The attack on so-called Terfs — often feminist campaigners of long standing — is absolutely typical of the genre. At Sussex, for example, Professor Stock is routinely smeared as a ‘transphobe’.

But by no reasonable definition is she transphobic. Indeed, she has defended transgender people’s right to ‘live their lives free from fear, violence, harassment or any discrimination’.

For the new witch-hunters, though, that’s not good enough. If you question their belief that you can change sex by ticking a box on a form, you make yourself a target.

Other women — and depressingly, it is almost always women — have been on the receiving end, most famously J. K. Rowling. When the Harry Potter author dared to suggest there were real biological differences between men and women, she was the victim of an appalling online campaign, culminating in death threats.

But there’s another aspect of this story which goes beyond the transgender issue, and that’s the insidious threat to academic freedom.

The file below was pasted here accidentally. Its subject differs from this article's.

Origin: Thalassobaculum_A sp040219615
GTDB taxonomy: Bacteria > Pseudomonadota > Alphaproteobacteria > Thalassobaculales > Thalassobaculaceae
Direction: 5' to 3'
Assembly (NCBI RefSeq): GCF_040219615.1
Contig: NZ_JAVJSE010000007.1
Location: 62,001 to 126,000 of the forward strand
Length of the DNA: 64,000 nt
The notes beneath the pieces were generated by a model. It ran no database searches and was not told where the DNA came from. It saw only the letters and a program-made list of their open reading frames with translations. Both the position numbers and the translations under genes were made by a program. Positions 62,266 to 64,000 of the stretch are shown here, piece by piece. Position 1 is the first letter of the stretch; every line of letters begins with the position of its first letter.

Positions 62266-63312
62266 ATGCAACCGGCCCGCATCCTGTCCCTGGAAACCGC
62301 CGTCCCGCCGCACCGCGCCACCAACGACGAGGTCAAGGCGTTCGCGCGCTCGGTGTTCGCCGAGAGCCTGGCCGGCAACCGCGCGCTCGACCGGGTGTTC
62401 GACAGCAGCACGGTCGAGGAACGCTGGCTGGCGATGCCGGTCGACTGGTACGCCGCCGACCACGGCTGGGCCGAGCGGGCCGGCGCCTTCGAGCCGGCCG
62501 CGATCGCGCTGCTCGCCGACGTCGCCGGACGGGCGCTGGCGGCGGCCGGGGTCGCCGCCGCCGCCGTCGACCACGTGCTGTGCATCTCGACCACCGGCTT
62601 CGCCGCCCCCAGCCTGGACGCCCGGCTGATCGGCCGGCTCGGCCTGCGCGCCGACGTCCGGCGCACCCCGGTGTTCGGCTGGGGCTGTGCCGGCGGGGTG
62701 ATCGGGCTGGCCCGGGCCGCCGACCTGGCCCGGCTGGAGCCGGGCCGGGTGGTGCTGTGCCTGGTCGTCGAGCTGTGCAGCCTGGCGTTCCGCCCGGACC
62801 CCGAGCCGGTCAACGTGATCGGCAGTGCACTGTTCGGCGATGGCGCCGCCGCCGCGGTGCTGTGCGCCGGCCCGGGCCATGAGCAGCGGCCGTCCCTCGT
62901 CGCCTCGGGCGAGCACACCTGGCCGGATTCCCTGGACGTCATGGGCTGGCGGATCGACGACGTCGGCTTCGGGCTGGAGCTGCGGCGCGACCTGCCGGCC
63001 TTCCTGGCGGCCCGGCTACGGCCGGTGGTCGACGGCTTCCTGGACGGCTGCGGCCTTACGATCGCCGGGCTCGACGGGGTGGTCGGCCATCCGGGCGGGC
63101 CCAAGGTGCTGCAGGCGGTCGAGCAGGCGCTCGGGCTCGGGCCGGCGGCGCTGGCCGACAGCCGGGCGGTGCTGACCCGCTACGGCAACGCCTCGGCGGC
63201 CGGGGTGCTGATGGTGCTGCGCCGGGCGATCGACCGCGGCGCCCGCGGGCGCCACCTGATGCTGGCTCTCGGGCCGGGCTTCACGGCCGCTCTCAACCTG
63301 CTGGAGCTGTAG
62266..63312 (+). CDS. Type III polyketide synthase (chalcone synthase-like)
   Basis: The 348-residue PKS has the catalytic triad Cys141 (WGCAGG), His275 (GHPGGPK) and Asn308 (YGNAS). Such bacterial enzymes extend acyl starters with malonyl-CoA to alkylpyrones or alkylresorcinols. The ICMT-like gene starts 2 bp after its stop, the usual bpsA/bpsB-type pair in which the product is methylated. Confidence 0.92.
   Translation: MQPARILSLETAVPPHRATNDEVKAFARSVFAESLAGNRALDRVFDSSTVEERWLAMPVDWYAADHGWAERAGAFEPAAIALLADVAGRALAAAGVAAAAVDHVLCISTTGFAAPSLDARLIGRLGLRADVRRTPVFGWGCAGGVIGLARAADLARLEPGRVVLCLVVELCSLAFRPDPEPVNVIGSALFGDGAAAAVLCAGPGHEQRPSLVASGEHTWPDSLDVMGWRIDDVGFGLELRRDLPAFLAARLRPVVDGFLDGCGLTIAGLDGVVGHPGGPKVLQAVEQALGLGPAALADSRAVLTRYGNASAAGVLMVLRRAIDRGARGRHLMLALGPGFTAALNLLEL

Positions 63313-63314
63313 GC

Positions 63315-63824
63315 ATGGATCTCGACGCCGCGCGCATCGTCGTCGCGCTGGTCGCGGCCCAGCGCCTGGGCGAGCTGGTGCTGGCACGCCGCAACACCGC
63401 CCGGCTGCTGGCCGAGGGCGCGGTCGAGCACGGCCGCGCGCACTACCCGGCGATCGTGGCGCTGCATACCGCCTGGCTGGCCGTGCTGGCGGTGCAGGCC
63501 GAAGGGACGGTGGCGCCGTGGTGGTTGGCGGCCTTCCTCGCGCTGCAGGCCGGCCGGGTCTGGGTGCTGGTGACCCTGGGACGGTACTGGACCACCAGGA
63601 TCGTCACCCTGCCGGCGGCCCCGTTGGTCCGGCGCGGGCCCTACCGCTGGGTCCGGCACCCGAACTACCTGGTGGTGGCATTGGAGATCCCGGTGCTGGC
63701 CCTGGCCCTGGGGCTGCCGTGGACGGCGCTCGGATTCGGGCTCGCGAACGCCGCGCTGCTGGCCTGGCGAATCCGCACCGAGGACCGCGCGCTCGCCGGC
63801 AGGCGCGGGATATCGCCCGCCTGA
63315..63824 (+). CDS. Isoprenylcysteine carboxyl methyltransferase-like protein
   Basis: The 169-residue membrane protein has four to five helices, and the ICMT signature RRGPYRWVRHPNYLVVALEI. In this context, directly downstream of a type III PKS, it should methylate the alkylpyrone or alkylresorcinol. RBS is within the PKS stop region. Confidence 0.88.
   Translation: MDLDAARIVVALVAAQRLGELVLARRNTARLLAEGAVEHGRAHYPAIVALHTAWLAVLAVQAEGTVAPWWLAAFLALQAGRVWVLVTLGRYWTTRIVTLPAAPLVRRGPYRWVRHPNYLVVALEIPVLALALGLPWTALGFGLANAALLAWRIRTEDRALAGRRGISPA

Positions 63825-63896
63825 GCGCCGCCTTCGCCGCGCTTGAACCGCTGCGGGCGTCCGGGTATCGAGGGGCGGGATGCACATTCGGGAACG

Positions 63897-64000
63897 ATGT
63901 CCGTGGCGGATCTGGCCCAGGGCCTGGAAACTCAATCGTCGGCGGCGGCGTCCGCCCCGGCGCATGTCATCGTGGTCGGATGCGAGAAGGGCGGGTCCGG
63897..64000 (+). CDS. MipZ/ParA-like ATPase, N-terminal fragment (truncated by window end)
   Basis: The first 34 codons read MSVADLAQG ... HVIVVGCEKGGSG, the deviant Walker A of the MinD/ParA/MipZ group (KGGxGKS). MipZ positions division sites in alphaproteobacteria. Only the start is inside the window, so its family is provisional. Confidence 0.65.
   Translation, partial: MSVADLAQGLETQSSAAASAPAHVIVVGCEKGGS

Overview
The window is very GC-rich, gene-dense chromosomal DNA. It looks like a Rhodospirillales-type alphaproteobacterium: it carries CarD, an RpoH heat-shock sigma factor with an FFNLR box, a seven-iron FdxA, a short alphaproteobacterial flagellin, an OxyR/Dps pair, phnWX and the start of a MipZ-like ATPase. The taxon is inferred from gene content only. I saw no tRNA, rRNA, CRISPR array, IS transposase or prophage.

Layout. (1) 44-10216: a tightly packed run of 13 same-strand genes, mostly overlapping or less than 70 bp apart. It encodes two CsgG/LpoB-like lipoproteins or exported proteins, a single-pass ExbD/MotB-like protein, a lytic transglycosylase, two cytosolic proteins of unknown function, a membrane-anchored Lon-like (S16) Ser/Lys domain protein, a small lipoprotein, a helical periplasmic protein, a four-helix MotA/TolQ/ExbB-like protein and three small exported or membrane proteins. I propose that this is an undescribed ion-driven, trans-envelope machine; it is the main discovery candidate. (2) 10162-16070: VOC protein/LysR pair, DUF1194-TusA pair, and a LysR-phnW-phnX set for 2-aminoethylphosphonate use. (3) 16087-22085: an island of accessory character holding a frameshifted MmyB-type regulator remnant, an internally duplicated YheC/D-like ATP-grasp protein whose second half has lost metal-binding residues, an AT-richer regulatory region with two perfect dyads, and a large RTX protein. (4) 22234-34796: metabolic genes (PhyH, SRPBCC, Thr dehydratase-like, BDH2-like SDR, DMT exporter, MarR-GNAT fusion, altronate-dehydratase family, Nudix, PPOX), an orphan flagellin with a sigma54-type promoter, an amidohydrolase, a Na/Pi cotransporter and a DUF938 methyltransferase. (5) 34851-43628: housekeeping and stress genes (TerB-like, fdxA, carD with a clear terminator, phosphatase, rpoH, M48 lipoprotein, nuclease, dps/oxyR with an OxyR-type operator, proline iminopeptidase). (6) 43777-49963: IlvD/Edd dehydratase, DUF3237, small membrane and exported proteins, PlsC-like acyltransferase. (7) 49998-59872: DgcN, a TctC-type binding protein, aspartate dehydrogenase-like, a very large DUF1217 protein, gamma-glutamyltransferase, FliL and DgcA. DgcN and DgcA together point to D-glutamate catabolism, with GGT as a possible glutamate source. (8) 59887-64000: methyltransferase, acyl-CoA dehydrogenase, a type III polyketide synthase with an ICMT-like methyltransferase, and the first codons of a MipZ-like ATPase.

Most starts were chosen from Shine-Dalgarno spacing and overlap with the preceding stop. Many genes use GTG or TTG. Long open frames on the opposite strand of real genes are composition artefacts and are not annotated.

Mention this in Left-wing academic circles, and many scoff. According to the hard-Left head of the UCU, Jo Grady, for example, the threat to academic freedom ‘is a myth’.

Well, if you’ll forgive me, I suspect Ms Grady is either extremely stupid or extremely disingenuous.

Just ask Oxford professor Nigel Biggar, who tried to set up a five-year project about the ethics of colonialism in 2017, only to have more than 170 academics sign an open letter demanding the university shut it down, effectively trying to bully him into silence.

Or ask feminist campaigner Julie Bindel, who was invited to speak at Edinburgh University in 2019. Protesters chanted, ‘Die, cis scum’. (‘Cis’ is activist jargon for people who aren’t transgender.)

When Ms Bindel left, she was confronted by a trans woman, who screamed she was a Nazi before being dragged away by security guards.

No threat to academic freedom? How many examples does Ms Grady need?